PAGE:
Hello everyone!

Welcome to the first update for Ultima Ratio Regum 0.11.

Whereas 0.10 was a small release focused primarily on fixing a lot of bugs, optimising a huge amount of code, and adding in a few new features such as plant generation, survival, death, some new items, and bookmarks and fast travel, 0.11 is focused on finally (after 11 years!) introducing a core objective. In the longer term this core objective – solving a treasure map – will be only one of many paths to victory, but for now it’s going to be the core objective set to a new player. I’ve got to get something going that will really give new players a focus in what they should be doing, and begin to give some sense of what the game’s core gameplay is going to be. Alongside this 0.11 is also going to be massively developing the world’s religions and a faction system, and also adding lots of interactive options for the game’s many different types of item. These three goals are pretty focused and I think achievable across a good year. For the next year my challenge to myself is to roughly hit an update each fortnight or three weeks, so let’s get started. As ever, if you enjoy these posts, please do think about sharing them around the internet or to friends who might be interested – I really do appreciate it a ton.

Now, onto our first block of updates for 0.11:

0.11 Plans

So let’s take stock. What remains to be done in the path to a 1.0 release? I would say the following are the major components needed:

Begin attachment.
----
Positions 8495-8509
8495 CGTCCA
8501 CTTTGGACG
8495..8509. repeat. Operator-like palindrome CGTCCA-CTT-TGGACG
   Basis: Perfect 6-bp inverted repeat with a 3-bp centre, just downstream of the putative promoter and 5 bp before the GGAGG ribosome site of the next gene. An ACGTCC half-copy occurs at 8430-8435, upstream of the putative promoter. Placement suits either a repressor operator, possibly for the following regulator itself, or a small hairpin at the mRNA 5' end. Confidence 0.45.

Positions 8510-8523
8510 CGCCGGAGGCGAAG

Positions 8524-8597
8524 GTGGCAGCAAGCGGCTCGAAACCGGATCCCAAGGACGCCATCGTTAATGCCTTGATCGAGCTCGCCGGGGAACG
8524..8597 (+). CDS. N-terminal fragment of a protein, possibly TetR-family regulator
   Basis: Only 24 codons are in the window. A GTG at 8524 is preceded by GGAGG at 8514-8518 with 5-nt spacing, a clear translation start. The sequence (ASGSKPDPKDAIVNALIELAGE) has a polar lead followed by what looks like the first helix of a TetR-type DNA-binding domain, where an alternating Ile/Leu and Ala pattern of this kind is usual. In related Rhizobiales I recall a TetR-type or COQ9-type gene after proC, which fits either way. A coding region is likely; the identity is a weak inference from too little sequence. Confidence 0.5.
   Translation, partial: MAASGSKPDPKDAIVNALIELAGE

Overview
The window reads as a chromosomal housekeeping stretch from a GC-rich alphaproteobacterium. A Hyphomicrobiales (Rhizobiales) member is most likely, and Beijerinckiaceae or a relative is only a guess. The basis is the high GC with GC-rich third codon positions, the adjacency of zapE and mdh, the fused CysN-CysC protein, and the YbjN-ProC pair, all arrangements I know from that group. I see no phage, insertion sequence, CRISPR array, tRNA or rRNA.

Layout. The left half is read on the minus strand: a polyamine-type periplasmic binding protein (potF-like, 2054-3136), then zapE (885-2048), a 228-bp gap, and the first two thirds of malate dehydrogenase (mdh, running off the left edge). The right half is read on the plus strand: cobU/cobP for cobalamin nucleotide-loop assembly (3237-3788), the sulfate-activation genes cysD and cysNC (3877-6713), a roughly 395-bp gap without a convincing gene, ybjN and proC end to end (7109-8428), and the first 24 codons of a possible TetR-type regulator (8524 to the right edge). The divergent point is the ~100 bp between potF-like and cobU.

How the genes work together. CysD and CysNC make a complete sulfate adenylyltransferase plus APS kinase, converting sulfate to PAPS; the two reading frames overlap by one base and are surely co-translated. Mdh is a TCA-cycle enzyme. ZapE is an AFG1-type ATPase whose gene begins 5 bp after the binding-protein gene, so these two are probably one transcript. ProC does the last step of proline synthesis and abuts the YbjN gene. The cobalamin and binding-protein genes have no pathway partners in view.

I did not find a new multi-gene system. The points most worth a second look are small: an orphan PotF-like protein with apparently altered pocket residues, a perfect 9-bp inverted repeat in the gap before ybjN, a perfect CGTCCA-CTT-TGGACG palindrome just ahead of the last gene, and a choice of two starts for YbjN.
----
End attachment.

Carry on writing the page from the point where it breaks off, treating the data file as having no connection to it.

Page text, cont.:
So, the MAIN QUEST release will be 1.0, which we are getting closer to with each passing year – but what comes next?

I’m excited about book generation. This is going to be a core source of clues and information for the player – however, given that I am writing an actual book during 2023, I don’t think it’s the best idea to work on book generation. It’s best for my brain (and my eyes) to do a variety of things when I’m doing screen work and doing heavy text-writing for my job, as well as heavy text-writing in game dev, would be a mistake. It makes a lot more sense to save book generation for a year when I don’t have a single huge academic writing project. The same can also be said of improving the in-game dialogue; it’s very text heavy and I don’t need more of that next year in my game dev work. As such, I think it makes far more sense for book generation to be the focus probably of the next release and for 0.11 instead to tackle a number of these other exciting areas.